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When Japan’s new National Stadium was unveiled last month, visitors were greeted with several examples of oddly worded English on the signage there: “Hello, Our Stadium,” “Joho no Mori” and “Please Push the Under Button,” were but some of the phrases.
Given that the stadium is intended to put Japan’s best face forward to the world at the 2020 Tokyo Olympics and that more than a billion dollars was spent building it, you have to wonder why apparently so little thought was given to how the English signs would come across to native speakers.
It’s hardly unusual to find strangely worded or even unintelligible English on the signs, menus, websites and documents that make up Japan’s corporate world. The question is, in a country famous for tight quality control and attention to detail, where English is a compulsory subject at school and where many native speakers — ones who presumably could be consulted for even the quickest proofing — are within reach, why do so many organizations persist in using poor English? Who writes it, and how does it get approved for use?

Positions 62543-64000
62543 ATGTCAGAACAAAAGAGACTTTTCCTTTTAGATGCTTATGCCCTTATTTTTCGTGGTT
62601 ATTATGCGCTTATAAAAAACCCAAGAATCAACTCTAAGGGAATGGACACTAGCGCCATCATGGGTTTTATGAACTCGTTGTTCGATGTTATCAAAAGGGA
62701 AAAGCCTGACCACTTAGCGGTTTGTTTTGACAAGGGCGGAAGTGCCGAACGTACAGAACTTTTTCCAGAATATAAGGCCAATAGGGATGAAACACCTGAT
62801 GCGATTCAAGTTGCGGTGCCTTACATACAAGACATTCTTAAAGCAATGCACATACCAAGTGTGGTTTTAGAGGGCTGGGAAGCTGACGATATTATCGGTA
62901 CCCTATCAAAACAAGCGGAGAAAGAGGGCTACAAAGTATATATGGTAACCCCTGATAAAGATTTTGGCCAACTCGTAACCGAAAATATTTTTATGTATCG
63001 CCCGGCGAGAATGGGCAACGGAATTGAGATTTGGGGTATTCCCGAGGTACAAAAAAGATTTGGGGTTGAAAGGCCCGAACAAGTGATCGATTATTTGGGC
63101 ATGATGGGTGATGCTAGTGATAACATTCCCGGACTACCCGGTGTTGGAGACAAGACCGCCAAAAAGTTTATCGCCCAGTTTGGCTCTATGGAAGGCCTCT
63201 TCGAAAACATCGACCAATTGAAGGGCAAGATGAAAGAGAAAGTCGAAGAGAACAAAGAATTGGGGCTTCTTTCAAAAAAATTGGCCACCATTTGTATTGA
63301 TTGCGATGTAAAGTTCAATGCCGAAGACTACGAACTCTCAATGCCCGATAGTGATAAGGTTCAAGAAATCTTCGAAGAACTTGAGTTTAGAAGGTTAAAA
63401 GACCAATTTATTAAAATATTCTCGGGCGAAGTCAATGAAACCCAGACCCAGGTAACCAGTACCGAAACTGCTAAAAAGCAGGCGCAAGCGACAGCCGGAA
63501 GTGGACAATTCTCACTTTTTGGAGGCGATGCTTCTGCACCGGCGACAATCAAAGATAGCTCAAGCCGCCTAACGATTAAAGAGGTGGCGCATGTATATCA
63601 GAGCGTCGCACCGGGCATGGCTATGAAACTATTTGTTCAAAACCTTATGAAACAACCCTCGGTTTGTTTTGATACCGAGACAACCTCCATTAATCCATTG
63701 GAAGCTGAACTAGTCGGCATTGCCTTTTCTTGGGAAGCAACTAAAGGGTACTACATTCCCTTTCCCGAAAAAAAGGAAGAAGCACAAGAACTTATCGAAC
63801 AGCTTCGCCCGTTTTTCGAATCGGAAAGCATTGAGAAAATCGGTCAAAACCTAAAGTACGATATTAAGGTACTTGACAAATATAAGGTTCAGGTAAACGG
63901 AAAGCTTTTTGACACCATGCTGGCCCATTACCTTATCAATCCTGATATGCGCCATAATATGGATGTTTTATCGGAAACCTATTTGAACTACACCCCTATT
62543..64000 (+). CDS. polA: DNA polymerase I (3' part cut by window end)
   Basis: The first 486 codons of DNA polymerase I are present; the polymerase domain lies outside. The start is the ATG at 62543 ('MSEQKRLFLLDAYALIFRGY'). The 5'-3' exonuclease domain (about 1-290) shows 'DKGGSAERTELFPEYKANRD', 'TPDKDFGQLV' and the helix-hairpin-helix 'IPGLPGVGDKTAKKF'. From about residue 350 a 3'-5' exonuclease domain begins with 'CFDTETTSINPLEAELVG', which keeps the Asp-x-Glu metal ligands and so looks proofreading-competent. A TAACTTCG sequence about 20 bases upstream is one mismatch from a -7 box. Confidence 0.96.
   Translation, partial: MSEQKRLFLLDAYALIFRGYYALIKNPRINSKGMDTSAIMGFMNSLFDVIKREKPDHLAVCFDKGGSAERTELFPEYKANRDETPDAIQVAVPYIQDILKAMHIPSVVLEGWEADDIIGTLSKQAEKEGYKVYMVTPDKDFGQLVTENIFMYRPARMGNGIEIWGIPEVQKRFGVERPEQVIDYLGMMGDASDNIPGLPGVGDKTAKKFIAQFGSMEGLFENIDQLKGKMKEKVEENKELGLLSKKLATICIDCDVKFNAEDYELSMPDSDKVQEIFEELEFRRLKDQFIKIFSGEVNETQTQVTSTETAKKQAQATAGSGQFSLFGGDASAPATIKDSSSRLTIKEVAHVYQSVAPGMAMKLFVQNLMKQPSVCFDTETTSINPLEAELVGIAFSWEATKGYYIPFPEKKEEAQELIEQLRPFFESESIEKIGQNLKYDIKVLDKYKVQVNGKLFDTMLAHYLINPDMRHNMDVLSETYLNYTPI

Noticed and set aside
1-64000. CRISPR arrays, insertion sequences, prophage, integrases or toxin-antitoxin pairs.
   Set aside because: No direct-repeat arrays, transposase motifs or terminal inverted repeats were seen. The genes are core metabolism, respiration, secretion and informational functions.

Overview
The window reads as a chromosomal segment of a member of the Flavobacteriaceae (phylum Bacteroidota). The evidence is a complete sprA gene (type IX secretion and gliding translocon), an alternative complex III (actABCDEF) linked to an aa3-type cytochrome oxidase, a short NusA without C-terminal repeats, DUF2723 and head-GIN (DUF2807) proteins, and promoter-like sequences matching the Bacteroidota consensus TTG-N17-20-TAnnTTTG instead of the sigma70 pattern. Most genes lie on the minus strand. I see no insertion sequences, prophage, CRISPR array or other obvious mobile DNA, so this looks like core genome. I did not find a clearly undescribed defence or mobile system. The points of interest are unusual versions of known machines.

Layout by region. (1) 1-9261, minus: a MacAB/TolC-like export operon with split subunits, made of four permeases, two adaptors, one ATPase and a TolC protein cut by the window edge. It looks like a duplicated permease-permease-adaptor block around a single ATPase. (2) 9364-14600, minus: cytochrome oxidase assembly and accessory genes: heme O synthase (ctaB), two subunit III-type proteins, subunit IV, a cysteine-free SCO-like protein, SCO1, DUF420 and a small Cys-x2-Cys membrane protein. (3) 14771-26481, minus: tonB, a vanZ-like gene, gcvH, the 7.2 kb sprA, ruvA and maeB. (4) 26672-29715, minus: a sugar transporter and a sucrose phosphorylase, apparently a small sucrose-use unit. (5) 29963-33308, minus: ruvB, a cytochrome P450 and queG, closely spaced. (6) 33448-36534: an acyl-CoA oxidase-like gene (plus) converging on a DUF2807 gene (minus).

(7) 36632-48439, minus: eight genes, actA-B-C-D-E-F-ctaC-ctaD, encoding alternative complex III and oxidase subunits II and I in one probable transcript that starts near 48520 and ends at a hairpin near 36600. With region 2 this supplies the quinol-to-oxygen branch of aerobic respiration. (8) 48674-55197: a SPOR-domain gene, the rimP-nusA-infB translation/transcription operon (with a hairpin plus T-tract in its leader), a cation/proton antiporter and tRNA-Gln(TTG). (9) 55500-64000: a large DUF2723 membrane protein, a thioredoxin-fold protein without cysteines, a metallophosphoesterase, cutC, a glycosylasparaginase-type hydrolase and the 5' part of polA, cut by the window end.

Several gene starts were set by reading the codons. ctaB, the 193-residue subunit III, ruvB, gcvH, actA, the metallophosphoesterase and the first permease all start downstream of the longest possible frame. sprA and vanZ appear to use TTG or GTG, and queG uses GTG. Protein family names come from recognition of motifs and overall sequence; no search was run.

The root of the confusion
I have a few theories as to what could be behind this phenomenon, which I’ll describe here. Of course, more than one of these could be true in any given situation.
One likely culprit is the use of machine translation rather than human translators. Anyone can put text into a free online translation program, while there are also proprietary versions marketed to companies for internal use. While the quality of machine translation has certainly improved compared with what it was in the past, it still often produces translations that are slightly unnatural at best and complete gibberish at worst. Thus, machine translation is generally better used to get the gist of something written in a foreign language, rather than for producing a polished translation to be printed or published. Too many organizations continue to blithely cut and paste whatever comes out, without thinking about whether the result is accurate or even makes sense.
Organizations that actually employ the services of a human translator will often use one who is unqualified or inexperienced. In many cases, this is someone who is pressed into service to translate as a favor, often for free. The common culprit at the root of using less-qualified individuals or software is a lack of budget allocated for translation. Unfortunately, preparing translated text is sometimes an afterthought.